Several charges in Virginia (including domestic assault and possession of marijuana) provide the possibility of a “deferred finding” for a first offense. A deferred finding is when a defendant comes before the court, pleads guilty (or no contest) to the charge, the court finds enough facts to prove guilt, BUT withholds a conviction for a period of time. If during that period of time, the defendant does everything the court orders him to do, it DISMISSES the charge. In many cases, this provides a huge benefit to the defendant. But in other cases, it’s not such a gift.
This article will explain the downsides to deferred findings and circumstances in which it may not be such a great decision to take a deferred finding.
Downsides to Virginia Deferred Findings
1) They are not expungeable – Defendants must be aware that just because a deferred finding is entered, and the charge is dismissed, that does not mean the arrest record is expunged. In Virginia, to have a charge expunged, you have to have been: 1) acquitted of the charge, or 2) the charge was dropped (“nolle prossed”) by the Commonwealth. There are other limited circumstances, but they will not apply in the context of deferred findings.
What that means, practically, is that if the defendant were to pull their criminal record after the case is dismissed, there will still be a record of the arrest. Further, if you are asked on a job, loan, or school application if you were ever arrested of the charge, you would have to say yes.
While a deferred finding is certainly better than a conviction, be prepared for questions to arise if someone pulls your record.
2) You can still be convicted (and you give up any chance of a defense) – Being granted a deferred finding does not mean that the defendant’s charge will automatically be dismissed. The dismissal MUST be EARNED. As a condition of most deferred findings, the court will require probation, educational courses, community service, and/or additional requirements, depending on the case. If those requirements are not fulfilled, the defendant will be brought before the court to “show cause” why a conviction should not be entered.
What is more, once the defendant is show caused, he or she cannot then argue innocence to the underlying charge. By accepting a deferred finding, you are admitting guilt (or at the very least, that you would lose at trial). Therefore, arguing actual innocence will not assist you in avoiding a conviction.
3) For immigration purposes, they are convictions – For defendants without citizenship, a deferred finding equates to a conviction. Therefore, generally speaking, they will not benefit the non-citizen defendant.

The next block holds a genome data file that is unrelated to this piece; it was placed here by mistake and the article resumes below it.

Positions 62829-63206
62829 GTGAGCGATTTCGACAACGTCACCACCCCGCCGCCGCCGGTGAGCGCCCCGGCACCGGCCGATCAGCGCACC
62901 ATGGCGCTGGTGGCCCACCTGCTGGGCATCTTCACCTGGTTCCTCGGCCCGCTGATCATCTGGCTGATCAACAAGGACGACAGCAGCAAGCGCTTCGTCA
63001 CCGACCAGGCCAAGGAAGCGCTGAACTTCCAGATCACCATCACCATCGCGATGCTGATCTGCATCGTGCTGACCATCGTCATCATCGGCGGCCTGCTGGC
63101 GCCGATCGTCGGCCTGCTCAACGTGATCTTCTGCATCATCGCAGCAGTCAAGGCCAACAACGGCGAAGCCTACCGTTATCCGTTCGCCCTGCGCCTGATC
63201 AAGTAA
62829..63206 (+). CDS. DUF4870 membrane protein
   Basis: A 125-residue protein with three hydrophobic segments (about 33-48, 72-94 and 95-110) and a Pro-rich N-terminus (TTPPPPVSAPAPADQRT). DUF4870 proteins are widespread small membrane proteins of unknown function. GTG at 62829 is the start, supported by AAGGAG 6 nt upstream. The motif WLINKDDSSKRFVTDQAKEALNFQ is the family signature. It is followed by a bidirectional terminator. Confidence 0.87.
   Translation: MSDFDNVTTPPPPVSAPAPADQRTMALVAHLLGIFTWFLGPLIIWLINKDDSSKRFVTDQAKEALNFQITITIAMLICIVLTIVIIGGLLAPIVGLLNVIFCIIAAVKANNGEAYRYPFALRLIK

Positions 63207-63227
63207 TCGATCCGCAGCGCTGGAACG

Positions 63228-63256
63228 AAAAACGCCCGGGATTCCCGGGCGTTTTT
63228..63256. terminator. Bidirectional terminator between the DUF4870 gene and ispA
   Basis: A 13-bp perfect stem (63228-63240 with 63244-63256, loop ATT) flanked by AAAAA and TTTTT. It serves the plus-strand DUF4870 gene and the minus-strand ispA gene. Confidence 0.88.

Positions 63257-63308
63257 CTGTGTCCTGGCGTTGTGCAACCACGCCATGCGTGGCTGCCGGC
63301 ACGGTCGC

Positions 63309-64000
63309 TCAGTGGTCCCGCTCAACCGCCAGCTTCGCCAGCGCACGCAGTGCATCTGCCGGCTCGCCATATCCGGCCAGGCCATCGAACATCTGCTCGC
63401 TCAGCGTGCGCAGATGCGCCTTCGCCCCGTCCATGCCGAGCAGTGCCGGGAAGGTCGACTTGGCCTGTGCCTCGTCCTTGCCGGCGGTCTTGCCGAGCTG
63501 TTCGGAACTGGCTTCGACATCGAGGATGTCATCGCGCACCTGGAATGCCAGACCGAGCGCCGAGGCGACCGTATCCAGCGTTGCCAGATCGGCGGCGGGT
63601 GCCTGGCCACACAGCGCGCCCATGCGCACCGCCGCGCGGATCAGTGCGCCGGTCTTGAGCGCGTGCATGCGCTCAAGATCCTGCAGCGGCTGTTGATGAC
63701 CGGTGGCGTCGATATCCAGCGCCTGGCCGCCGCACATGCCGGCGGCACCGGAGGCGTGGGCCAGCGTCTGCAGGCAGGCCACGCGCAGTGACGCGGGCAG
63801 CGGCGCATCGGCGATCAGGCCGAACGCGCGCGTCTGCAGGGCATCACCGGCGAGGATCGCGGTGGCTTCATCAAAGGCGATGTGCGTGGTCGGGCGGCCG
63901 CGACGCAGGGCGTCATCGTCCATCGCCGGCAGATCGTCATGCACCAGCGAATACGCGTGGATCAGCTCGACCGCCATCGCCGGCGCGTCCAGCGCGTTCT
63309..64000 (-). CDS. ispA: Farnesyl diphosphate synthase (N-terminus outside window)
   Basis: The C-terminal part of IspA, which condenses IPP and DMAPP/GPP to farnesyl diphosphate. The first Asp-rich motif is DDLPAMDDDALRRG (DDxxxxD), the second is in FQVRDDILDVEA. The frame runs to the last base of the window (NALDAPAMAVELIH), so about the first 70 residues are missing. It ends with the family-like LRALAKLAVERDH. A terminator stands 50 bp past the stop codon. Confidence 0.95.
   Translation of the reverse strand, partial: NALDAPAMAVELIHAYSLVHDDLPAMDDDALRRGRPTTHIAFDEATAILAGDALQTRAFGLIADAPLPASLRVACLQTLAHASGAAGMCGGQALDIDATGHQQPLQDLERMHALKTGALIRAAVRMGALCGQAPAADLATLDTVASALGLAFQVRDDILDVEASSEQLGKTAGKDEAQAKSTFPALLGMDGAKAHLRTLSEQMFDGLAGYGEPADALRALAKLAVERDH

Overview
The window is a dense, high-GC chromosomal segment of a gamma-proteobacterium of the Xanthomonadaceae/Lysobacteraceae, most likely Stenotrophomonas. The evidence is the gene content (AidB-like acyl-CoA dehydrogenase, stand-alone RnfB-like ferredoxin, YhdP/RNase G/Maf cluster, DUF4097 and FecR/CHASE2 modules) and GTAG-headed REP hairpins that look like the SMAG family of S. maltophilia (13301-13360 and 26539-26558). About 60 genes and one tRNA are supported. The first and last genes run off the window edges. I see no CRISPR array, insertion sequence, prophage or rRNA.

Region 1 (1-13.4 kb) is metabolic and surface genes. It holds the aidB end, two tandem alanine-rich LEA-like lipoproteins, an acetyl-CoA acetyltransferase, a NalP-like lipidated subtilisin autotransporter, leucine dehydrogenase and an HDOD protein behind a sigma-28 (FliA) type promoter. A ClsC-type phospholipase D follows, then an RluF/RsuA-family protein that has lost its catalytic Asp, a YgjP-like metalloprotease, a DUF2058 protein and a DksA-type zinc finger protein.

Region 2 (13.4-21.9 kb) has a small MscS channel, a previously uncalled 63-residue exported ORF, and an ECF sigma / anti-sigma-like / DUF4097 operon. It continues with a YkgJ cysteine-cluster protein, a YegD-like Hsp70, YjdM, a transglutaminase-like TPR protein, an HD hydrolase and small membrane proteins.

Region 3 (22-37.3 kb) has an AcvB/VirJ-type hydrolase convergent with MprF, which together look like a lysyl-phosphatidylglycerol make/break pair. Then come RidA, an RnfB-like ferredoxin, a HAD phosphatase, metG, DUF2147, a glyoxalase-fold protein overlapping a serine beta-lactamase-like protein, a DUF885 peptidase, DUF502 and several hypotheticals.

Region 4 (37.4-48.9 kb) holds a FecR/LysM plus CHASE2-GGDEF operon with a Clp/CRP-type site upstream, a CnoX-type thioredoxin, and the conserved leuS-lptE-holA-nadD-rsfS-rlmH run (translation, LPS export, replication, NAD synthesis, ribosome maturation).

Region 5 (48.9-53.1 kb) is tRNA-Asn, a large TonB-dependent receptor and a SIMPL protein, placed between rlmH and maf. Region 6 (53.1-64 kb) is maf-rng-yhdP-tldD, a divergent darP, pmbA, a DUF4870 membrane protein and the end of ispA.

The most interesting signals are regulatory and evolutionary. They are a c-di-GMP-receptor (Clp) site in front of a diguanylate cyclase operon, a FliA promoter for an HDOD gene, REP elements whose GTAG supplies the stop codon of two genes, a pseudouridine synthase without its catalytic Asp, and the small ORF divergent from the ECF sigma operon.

Situations in which Deferred Findings May Not be the Best Choice
Given this, a defendant should not simply accept a deferred finding because it “seems fair” or the Commonwealth Attorney (or even judge, for that matter), says the charge will be dismissed. Each case is different, and the defendant MUST meet with an attorney to determine the best options. Below are a few circumstances where more thought must be given:
1) The case is defensible – If you are innocent of the charge, if there is something flawed about the police investigation, or of there is something about the case that makes it “winnable,” a serious discussion must be made about the benefits versus the risk of taking a deferred finding. Time and time again, I have had clients who want take a deferred finding “just to get it over with.” That is absolutely the wrong approach, and if I as an attorney am willing to put the time and effort into fighting, so should you. This is your case, and you deserve access to our system.
2) It is unlikely the Defendant will comply with probation – Unfortunately, in some circumstances a defendant is simply unwilling or unable to comply with probation. It takes time, effort, and organization to comply with the court’s order. If compliance is very unlikely, rejecting the deferred finding may be the best idea.
3) There is a possibility of a deferred finding even if you lose at trial – Though this differs among judges and jurisdictions, many times a deferred finding can be attained even if the defendant pleads not guilty to the charge, goes to trial and loses. And if the case is initially tried in the lower level (general district court) and the outcome is a conviction, there is the option of appealing the case to the circuit court to ask a higher level judge for the deferred finding. It may be more time and expense, but that option must also be considered.
For more questions about deferred findings or other criminal law questions, feel free to call me at BenGlassLaw.
James S. Abrenio